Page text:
The data science role is also now supplemented with a variety of other jobs. The assumption in 2012 was that data scientists could do all required tasks in a data science application — from conceptualizing the use case, to interfacing with business and technology stakeholders, to developing the algorithm and deploying it into production. Now, however, there has been a proliferation of related jobs to handle many of those tasks, including machine learning engineer, data engineer, AI specialist, analytics and AI translators, and data oriented product managers. LinkedIn reported some of these jobs as being more popular than data scientists in its “Jobs on the Rise” reports for 2021 and 2022 for the U.S.
Part of the proliferation is due to the fact that no single job incumbent can possess all the skills needed to successfully deploy a complex AI or analytics system. There is an increasing recognition that many algorithms are never deployed, which has led many organizations to try to improve deployment rates. Additionally, the challenges of managing increased data systems and technologies have resulted in a more complex technical environment. There have been some attempts at certification of data scientists and related jobs, but these are not yet widely sought or recognized. Some companies, like TD Bank, have developed classification structures for the many data science-related careers and skills, but these are not common enough in organizations.
As a result of this proliferation of skills, companies need to identify all of the different roles required to effectively deploy data science models in their businesses, and ensure that they are present and collaborating on teams.
One reason why the data scientist job keeps changing is because the technologies data scientists use are changing. Some technology trends are continuations of directions present in 2012, such as the use of open source tools and the move to cloud-based processing and data storage. But some affect the core of data science work. For example, some aspects of data science are increasingly automated (using automated machine learning or AutoML), which can both improve the productivity of data science professionals and open up the possibility of “citizen data scientists” with only some quantitative training. These automated tools haven’t dimmed the appeal of professional data scientists yet, but they may in the future.
Companies should begin to democratize advanced analytics and AI within their organizations, relying on data scientists to ensure that citizen-developed models are accurate and that all relevant data is employed.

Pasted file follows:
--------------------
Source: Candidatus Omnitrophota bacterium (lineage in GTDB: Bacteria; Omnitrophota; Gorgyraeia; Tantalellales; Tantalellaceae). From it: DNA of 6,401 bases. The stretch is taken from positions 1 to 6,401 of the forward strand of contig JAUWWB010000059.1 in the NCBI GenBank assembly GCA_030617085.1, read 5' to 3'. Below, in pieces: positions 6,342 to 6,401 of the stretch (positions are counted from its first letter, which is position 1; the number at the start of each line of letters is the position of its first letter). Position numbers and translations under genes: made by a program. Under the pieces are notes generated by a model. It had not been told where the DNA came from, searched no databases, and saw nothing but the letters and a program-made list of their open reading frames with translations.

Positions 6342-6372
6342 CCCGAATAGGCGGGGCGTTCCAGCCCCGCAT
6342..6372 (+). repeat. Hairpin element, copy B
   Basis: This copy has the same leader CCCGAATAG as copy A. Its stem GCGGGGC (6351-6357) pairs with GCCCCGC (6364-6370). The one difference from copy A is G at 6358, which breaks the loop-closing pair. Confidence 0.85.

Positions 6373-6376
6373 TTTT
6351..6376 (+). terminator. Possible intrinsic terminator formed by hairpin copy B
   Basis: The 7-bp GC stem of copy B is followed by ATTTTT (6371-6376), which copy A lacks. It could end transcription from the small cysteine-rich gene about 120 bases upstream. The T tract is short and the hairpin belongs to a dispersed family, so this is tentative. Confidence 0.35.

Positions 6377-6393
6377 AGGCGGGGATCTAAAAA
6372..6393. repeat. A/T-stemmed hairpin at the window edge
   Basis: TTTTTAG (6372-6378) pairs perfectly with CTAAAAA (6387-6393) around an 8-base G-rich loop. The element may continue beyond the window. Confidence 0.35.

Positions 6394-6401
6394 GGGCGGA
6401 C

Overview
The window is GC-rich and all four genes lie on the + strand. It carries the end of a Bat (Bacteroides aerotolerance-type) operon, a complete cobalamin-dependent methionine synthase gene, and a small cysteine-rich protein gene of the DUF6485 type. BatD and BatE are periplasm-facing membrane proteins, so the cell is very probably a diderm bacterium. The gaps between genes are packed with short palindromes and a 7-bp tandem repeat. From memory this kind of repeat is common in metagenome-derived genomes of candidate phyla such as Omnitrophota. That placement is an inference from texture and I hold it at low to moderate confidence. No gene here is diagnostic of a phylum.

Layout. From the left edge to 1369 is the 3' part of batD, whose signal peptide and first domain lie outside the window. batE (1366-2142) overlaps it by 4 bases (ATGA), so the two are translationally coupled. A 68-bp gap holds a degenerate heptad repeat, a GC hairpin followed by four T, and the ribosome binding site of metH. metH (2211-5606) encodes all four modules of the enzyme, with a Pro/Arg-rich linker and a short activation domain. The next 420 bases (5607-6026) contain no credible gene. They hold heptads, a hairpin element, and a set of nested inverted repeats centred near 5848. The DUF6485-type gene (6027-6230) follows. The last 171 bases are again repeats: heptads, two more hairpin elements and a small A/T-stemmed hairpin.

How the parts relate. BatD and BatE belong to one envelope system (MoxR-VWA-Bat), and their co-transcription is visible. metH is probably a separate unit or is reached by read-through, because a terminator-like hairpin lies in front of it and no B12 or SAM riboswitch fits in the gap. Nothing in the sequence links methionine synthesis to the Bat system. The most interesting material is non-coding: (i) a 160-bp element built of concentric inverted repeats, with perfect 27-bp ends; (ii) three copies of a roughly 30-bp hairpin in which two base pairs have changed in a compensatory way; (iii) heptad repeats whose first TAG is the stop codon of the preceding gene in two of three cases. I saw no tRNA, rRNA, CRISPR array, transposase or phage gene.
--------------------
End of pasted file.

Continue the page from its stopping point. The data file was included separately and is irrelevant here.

Data scientists have realized that their models can “drift” in turbulent business environments like the Covid-19 pandemic, so there is a new emphasis on monitoring their accuracy after deployment. Machine learning operations, or “MLOps,” tools provide ongoing monitoring of models; automated retraining of drifted models is just beginning to be employed. Some AutoML and MLOps tools even test for algorithmic bias.
These developments mean that coding, which was perhaps the single most common job requirement when we wrote a decade ago, is somewhat less essential in data science. It has migrated to other jobs or is being increasingly automated. (Data cleaning is a notable exception to this trend, however.) The key focus of the job continues to shift towards predictive modeling and the ability to translate business issues and requirements into models. These are collaborative activities, but unfortunately there are as yet no great tools for structuring and supporting collaborative data science activities.
A major change in data science over the past decade is that the need for an ethical dimension to the field is now widely acknowledged, though the topic was rarely mentioned in 2012. The turning point for data science ethics was probably the 2016 U.S. presidential election, in which data scientists in social media (Cambridge Analytica and Facebook in particular) attempted to influence voters and further polarized electoral politics. Since that time, considerable attention has been devoted to issues of algorithmic bias, transparency, and responsible use of analytics and AI.
Some companies have already established responsible AI groups and processes. A key function of them is to educate data scientists about the issues involved in ethical AI. And there is an increased regulation that is being instituted in response to ethical lapses.
We have seen both continuity and change in the data science role. It has been remarkably successful in many ways, and some of its challenges — proliferation of related roles, the need for an ethical perspective — result in part from the widespread adoption of data science. The amount of data, analytics, and AI in business and society seem unlikely to decline, so the job of data scientist will only continue to grow in its importance in the business landscape.
However, it will also continue to change. We expect to see continued differentiation of responsibilities and roles that all once fell under the data scientist category. Companies will need detailed skill classification and certification processes for these diverse jobs, and must ensure that all of the needed roles are present on large-scale data science projects. Professional data scientists themselves will focus on algorithmic innovation, but will also need to be responsible for ensuring that amateurs don’t get in over their heads. Most importantly, data scientists must contribute towards appropriate collection of data, responsible analysis, fully-deployed models, and successful business outcomes.
Editor’s note: This post has been updated.